A firework at a gender reveal party triggered a wildfire in Southern California that has destroyed 7,000 acres and forced many residents to flee their homes. Those responsible for starting fires due to negligence or illegal activity can be held financially and criminally responsible. The couple responsible for the fire in California, for instance, could be forced to foot the multi-million dollar bill associated with damage caused by the fire.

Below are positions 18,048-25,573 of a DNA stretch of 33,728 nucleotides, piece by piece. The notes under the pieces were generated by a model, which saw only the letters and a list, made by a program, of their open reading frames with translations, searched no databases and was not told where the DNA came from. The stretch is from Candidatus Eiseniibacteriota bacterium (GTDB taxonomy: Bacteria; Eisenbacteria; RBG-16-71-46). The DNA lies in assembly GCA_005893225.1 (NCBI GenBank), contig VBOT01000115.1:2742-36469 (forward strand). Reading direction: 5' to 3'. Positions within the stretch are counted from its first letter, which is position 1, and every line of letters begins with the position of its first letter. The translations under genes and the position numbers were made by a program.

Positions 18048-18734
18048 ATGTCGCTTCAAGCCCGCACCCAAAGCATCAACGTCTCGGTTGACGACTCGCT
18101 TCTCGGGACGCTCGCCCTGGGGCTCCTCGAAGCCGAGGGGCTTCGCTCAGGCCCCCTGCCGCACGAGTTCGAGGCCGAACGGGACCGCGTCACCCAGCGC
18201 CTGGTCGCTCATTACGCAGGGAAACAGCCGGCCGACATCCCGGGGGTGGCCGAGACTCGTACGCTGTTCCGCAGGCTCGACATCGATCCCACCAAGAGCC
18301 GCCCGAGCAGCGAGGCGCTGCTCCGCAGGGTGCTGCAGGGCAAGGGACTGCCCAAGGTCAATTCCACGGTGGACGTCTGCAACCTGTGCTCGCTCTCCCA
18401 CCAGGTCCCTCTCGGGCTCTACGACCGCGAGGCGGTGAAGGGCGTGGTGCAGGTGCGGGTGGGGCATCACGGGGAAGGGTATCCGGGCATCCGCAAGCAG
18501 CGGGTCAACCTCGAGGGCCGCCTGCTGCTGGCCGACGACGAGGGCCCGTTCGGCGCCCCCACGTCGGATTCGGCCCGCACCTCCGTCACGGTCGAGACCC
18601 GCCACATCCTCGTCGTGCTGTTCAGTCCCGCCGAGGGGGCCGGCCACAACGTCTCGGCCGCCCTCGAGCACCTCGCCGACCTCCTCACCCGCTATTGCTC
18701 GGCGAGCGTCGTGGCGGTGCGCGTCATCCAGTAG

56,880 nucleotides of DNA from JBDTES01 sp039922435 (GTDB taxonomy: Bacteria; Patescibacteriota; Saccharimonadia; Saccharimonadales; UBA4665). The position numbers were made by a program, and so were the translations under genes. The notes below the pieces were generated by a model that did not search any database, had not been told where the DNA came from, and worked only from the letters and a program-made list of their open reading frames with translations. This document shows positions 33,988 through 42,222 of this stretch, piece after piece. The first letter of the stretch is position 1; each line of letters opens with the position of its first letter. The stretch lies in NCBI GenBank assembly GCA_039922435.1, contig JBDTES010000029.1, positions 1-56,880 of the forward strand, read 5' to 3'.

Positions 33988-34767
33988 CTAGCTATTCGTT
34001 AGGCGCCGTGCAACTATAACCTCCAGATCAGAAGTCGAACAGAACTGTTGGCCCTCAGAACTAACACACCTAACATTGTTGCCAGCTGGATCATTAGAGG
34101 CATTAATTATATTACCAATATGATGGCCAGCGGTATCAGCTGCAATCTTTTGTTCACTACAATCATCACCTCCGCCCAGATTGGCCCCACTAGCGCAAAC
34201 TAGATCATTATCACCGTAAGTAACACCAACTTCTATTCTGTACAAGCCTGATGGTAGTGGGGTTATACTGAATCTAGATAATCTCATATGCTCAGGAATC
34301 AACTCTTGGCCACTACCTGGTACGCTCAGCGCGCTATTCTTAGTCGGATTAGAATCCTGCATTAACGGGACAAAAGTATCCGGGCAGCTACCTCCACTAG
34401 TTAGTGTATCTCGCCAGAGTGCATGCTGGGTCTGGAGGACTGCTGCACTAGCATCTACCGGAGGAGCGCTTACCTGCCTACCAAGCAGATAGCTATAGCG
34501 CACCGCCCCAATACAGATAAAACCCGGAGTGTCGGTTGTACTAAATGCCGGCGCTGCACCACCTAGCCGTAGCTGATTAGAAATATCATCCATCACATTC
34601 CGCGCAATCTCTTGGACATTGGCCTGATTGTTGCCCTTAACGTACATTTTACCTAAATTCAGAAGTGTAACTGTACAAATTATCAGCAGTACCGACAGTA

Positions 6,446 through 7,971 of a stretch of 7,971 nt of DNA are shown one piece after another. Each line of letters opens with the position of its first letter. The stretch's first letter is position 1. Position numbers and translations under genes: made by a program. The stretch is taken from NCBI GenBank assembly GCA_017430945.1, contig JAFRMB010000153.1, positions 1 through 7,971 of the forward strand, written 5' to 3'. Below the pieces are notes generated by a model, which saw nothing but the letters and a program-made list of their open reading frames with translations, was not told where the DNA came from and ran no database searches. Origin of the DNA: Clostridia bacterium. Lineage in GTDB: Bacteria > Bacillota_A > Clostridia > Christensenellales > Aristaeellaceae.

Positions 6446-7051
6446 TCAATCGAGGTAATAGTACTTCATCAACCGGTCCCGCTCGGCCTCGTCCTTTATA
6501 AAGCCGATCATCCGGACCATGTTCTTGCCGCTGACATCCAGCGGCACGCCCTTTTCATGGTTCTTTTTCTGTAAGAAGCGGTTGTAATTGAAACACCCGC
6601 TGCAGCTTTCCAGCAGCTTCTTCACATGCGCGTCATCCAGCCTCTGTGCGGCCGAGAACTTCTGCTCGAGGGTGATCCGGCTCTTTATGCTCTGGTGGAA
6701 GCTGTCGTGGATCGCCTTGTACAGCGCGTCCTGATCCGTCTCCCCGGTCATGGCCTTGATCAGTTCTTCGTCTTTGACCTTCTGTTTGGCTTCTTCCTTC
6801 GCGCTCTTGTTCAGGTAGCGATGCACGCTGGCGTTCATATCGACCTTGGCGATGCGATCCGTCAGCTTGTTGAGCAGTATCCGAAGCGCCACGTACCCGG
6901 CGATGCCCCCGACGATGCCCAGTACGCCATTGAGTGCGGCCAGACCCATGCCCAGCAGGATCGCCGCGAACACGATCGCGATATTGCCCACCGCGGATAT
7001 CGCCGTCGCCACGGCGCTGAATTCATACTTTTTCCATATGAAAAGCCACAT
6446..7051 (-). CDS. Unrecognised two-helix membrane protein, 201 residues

The couple could also face a variety of criminal charges depending on if homes were destroyed. They could face violations of public resources codes and even arson under California's penal code section 452, which can result in sentences of up to nine years in prison. Oregon Revised Statute 164.335 states “a person commits the crime of reckless burning if the person recklessly damages property of another by fire or explosion.” Reckless burning is a Class A misdemeanor, punishable by up to 364 days in jail, a fine of up to $6,250, or both. For a person to be found guilty of arson in the first or second degree, the prosecution would need to demonstrate that the fire and subsequent damage was caused intentionally.
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